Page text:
When you’re learning to drive, how to approach and how to turn at a junction will be two things you'll learn early on in your driving lessons. Knowing when it’s safe and when it’s not safe to go is something you should pick up quickly with practice, and which you’ll need to get the hang of before you take your driving test.
Types of junction
There are many different kinds of junctions and you’ll need to learn to respond to each kind, whilst learning how to turn safely. Find out what kind of junctions you’re likely to come across and how to turn safely on each kind in our learner drivers’ guide to junctions.
How to turn left at a junction
Turning left is simpler than turning right as you only have one lane of traffic to contend with, but you’ll still need to be able to judge whether or not there's time in which you turn safely at a junction.
When you approach a junction and you’re intending to turn left, take your foot off the accelerator to slow down gently. Check your left side mirror before applying your left indicator and position yourself on the left hand side of the road. You might be able to see traffic approaching from the left before you reach the junction, so start looking to the left upon your approach.
If you can see that the road is clear before you come to a complete stop, slip into second gear and check your left side mirror again as you turn left. If, however, there are cars approaching, you’ll need to come to a stop before selecting first gear. Wait until there is a safe space in the traffic to pull into. You will need to be able to judge the speed of oncoming traffic in order to decide when it’s safe to turn left. Again, remember to check your left side mirror to check for cyclists and pedestrians before making the left turn.
How to turn right
Turning right at a junction is more complicated than turning left. In order to know how to turn right safely, you’ll need to be able to judge when there’s a safe gap in traffic coming from both the left and right.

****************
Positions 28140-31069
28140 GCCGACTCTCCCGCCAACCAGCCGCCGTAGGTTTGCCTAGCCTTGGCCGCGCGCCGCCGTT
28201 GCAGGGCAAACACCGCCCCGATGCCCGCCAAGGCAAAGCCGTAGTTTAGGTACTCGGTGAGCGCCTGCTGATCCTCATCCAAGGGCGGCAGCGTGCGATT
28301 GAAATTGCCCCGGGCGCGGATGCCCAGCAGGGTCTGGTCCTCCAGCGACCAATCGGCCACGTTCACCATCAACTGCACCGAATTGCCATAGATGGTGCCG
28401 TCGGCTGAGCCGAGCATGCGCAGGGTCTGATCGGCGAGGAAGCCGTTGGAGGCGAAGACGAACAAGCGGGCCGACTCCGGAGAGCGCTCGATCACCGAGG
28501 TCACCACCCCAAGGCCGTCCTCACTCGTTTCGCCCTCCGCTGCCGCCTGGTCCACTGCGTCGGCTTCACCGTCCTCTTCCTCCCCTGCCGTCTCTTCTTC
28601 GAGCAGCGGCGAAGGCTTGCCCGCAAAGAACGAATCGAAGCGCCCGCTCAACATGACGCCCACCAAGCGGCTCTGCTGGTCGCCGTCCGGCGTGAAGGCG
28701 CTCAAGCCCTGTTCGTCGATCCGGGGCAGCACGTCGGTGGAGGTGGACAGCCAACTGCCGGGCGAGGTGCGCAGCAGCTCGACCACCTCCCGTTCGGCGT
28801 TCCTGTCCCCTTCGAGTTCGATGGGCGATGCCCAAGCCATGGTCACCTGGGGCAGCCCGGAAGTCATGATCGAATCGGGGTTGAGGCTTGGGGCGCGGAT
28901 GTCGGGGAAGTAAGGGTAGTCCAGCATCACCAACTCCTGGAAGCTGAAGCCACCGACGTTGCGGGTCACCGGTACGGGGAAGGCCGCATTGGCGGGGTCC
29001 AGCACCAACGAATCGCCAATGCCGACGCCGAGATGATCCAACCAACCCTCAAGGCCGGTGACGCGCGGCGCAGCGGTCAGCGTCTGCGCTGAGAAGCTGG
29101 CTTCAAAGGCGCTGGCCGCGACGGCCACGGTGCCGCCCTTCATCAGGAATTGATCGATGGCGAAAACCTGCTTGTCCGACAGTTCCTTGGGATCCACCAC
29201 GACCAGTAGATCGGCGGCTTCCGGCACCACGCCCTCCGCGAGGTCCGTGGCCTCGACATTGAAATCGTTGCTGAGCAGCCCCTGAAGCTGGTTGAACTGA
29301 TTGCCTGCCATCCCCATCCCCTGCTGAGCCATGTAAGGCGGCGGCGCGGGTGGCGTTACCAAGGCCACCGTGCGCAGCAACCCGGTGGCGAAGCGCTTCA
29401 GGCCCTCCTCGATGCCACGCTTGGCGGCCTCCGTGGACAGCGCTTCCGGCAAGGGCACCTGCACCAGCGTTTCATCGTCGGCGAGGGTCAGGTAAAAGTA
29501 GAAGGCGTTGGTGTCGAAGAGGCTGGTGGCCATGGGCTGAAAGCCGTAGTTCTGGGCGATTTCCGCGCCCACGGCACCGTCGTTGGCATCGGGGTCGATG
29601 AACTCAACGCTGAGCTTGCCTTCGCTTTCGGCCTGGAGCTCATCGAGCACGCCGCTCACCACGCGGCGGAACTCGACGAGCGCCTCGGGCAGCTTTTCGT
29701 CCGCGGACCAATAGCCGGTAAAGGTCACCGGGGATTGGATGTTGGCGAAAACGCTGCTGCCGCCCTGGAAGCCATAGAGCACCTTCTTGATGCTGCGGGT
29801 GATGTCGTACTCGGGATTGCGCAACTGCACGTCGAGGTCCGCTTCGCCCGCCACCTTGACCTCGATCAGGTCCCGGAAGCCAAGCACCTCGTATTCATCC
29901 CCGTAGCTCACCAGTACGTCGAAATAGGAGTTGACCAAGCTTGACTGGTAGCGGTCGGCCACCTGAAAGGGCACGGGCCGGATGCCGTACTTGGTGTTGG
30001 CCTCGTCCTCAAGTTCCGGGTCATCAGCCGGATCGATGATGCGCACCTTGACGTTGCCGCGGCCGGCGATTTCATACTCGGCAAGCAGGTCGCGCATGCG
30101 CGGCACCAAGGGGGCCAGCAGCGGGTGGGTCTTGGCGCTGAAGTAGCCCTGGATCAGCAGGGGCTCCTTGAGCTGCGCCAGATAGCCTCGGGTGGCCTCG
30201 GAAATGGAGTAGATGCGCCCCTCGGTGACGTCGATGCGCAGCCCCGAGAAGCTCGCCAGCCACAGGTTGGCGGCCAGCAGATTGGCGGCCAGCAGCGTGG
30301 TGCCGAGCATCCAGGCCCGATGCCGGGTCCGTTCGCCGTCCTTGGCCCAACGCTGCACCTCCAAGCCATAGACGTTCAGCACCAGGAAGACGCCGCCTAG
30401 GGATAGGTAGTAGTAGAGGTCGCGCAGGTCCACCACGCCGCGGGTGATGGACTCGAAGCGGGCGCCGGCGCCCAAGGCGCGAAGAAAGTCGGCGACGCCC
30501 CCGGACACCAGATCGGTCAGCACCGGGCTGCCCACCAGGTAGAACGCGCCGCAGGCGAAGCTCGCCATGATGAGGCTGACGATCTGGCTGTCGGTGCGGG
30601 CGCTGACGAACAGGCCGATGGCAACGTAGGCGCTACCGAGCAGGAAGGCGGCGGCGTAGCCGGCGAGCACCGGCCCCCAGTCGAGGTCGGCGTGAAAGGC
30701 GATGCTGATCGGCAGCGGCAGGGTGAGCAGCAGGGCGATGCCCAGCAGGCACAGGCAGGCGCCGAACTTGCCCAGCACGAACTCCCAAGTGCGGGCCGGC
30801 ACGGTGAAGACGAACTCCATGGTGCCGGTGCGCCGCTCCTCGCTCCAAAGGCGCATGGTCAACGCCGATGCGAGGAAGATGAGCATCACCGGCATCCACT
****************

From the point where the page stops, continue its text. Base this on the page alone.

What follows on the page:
Unlike with a left turn, you won’t be able to judge whether it’s safe to go upon your approach to the junction. Instead, check your mirrors and apply your right indicator as you come to a stop at the junction. Select first gear.
Look left, then right, then left again to see if it’s safe to go. If there is a car approaching from either direction, continue to check both ways as they pass. Once it’s safe to go, make sure you check your right side mirror to look out for any cyclists or pedestrians, before you pull out.
Turning into side roads
When turning into a side road, you need to make sure you follow the mirror, signal, speed, position, look (MSPSL) routine. Check in your mirrors as you approach the turning and apply your left or right signal.
Make sure you’re in the correct position as you approach the turning. If you’re turning right, there may be a filter lane in the middle of the road for you to wait in. If there is, position yourself in here until it’s safe to turn into the side road.
When you’re turning left, you won’t need to wait for any traffic to pass but you may need to wait for any pedestrians or cyclists crossing the side road that you’re driving into. Adjust your speed as you approach the road, slowing down to prepare to turn.
Whenever you turn into a side road, check the side mirror of the direction you’re turning before you turn. This is really important as there may be, for example, a cyclist passing beside you.
Finally, make sure you look ahead again as you turn, ensuring it’s still safe to go.
Stop and give way signs
At a junction, there might be a road sign telling you to stop or to give way. When there is a stop sign, you must stop, even the road is clear. If, in your driving test, you do not come to a complete standstill at a stop sign, you will fail.
A give way sign, on the other hand, is not directing you to stop. You must, instead, ensure that you wait for all drivers, cyclists or motorcyclists to pass before joining the road.
Responding safely to other road users
You might find that other road users signal you to pull out at a junction by flashing their headlights or making a hand gesture. Never assume that it’s safe to pull out just because another driver has signalled you to do so. Make sure you make all of the relevant checks and that you check your mirrors properly before pulling out.
Likewise, when you’re waiting at a junction, another driver may approach on the road you’re waiting to join with their left indicator on. Don’t automatically assume that they’re turning into the road you’re coming out of and that it’s safe to go, as they might have signalled by accident or forgotten to turn their indicator off.
It’s important not to pull out until the approaching vehicle actually begins to turn. Doing so beforehand could lead to an accident.